This is a vindication for the Whitefield residents who have been fighting Graphite India over air pollution, in various courts for the last 20 years.

news Environment Thursday, January 31, 2019 - 13:24

In a major victory for residents of Bengaluru’s Whitefield in their 20-year legal battle against Graphite India Limited with regards to air pollution, the National Green Tribunal (NGT) on Thursday effectively spelt closure of the factory.

This comes after the Supreme Court in its October 30, 2018 judgement had fixed a sum of Rs 50 lakh as penalty for the erring company, as per the ‘polluters pay’ principle.

In its order on Thursday, the NGT restored the closure order given by the Karnataka State Pollution Control Board (KSPCB) in 2012. It further asked for a study to be conducted by an independent panel comprising members from the Central Pollution Control Board (CPCB), KSPCB and National Environmental Engineering Research Institute (NEERI). The study has to be submitted to the NGT within two months’ time, the order stated.

The panel will carry out stack monitoring of the industry, ambient air monitoring of the factory and the surrounding area by installing monitoring stations at 10 different locations, and also a study on source apportionment of pollution.

Srinivas Kotni, the lawyer appearing for Whitefield Rising - the residents’ collective petitioning at various courts, said, “The NGT passed an order upholding the appeal made by the residents and agreed with the pollution control board closure order of 2012 setting aside the first Appellate order.”

The Karnataka State Appellate Authority vide its order dated June 22, 2013, had allowed the appeal of Graphite India. However, out of the three members, one of them had passed a separate dissenting judgement.

“In effect, they agreed with the single dissenting judgement of the first Appellate order,” Srinivas added.  

The verdict comes after the residents had first approached the Pollution Control Board in 1997 and then various courts, over the company’s blatant violation of norms and emission of black dust. Over the years, residents claim they have been exposed to greater air pollution and are at a higher risk of pollution-related health complications since Graphite India continued operations by exploiting legal loopholes and due to lack of stringent measures by the KSPCB.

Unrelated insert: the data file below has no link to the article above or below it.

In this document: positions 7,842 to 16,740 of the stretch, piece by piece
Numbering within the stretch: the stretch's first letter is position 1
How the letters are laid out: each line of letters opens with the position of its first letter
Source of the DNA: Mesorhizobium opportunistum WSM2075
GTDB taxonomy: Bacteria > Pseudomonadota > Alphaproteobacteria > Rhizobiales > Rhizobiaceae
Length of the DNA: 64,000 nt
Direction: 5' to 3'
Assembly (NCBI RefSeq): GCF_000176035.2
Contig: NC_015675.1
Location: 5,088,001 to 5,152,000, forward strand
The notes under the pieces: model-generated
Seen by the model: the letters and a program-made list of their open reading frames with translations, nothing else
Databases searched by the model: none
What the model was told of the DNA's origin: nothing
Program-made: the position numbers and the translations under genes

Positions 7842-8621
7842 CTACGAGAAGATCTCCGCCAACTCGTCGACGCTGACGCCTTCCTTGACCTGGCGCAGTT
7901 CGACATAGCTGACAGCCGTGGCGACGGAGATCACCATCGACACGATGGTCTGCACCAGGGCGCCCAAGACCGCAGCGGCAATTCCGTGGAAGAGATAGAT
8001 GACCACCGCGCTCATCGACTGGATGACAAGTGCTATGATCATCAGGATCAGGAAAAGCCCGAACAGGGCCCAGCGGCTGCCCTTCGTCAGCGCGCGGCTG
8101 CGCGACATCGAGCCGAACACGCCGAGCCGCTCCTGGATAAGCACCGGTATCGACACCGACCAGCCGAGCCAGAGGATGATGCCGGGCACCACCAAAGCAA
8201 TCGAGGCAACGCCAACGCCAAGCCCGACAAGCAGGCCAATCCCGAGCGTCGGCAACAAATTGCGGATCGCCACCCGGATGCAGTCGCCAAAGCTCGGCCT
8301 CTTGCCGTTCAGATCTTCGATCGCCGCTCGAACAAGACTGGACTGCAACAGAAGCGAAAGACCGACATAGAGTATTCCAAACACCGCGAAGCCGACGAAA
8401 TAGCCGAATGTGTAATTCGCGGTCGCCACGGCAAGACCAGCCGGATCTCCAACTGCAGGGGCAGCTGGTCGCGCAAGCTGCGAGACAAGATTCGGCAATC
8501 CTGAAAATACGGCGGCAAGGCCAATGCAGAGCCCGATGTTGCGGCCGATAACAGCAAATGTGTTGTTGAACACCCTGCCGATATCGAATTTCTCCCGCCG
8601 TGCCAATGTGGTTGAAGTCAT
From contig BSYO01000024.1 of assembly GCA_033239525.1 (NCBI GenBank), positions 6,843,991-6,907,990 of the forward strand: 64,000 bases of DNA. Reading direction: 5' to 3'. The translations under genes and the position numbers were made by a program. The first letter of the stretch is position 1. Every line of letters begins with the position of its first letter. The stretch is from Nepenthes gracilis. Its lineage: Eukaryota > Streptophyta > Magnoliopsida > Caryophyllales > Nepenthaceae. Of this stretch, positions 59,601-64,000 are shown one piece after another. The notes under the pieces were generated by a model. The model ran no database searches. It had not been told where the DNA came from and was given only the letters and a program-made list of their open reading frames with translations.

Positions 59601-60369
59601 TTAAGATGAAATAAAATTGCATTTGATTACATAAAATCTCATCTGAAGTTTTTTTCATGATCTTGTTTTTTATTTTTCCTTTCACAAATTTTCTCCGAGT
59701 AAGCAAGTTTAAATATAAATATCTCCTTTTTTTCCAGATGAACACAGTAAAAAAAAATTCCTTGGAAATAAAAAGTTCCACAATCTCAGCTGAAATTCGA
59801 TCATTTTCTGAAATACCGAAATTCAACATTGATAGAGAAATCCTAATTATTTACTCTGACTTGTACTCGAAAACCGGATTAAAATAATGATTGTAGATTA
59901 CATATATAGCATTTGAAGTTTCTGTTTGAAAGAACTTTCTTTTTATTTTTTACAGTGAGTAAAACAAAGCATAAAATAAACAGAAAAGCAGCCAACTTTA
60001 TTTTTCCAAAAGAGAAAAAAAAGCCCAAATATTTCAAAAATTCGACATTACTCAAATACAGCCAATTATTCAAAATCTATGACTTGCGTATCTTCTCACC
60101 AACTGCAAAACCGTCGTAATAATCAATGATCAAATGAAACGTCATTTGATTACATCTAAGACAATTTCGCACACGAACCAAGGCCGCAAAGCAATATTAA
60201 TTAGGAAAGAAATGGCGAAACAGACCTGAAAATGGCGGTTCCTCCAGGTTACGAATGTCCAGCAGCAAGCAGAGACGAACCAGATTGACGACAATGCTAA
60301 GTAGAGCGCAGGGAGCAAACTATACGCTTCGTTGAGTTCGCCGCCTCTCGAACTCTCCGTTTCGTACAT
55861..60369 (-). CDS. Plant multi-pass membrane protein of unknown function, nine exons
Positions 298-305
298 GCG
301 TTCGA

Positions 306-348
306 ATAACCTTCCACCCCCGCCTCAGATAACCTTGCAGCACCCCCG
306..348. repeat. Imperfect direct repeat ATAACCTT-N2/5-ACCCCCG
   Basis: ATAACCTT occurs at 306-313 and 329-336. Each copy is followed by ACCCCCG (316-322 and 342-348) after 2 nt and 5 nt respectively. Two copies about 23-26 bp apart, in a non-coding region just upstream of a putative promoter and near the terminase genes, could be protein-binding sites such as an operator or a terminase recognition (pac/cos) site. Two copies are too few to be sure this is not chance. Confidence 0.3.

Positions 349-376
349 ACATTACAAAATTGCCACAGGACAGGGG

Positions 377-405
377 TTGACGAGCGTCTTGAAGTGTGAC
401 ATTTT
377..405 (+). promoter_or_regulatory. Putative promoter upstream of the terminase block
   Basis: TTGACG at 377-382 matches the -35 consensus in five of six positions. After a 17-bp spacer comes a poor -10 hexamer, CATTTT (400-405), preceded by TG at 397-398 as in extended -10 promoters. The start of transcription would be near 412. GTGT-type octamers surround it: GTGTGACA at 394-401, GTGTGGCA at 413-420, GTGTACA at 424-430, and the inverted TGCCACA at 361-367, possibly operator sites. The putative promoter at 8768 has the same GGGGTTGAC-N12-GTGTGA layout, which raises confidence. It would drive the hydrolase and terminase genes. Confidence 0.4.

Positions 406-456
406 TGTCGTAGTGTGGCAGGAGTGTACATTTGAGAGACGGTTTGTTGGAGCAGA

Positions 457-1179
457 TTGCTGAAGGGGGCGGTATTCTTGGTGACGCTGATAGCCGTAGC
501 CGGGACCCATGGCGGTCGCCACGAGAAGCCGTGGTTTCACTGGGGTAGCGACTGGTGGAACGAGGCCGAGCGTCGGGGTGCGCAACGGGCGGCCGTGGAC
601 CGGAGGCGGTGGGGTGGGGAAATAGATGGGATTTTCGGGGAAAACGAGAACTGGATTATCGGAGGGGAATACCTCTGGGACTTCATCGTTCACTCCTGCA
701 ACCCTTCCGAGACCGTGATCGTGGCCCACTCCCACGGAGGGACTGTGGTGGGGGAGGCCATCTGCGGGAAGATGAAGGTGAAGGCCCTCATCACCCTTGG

Details of the NGT order

Criticising the Appellate Authority judgement, the NGT order observed, “We need not enter into further details of the case except to observe that the appellant, while assailing the impugned judgment of the Appellate Authority, submitted that the Appellate Authority had overlooked vital relevant facts and glaring evidence of pollution caused by Respondent no. 1 (Graphite India) as it had been indisputably identified as pollution from graphite. It is contended that pollution caused by graphite industry is clearly distinguishable from vehicular and other pollutions. That apart, severe impact on the health of the residents resulting from graphite particulate matter was not taken into consideration.”

It added, “Upon careful consideration of the judgment passed by the majority of the Members, we find that the reasons assigned for holding the order of the KSPCB to be bad are not backed by any scientific evidence or data. It rather appears to be presumptuous. The crux of the findings of the majority judgment is that the black soot or dust cannot be attributed to the Respondent no. 1 alone as there were other industries including cement industries in the area apart from the heavy vehicular traffic in the vicinity. It has also been held that the KSPCB had not examined the case keeping in view the other likely sources of pollution. The other remarkable observation in the majority judgment is that the residents complaining of the pollution had settled in an industrial area near the industry being fully aware of the pollution that would be caused.”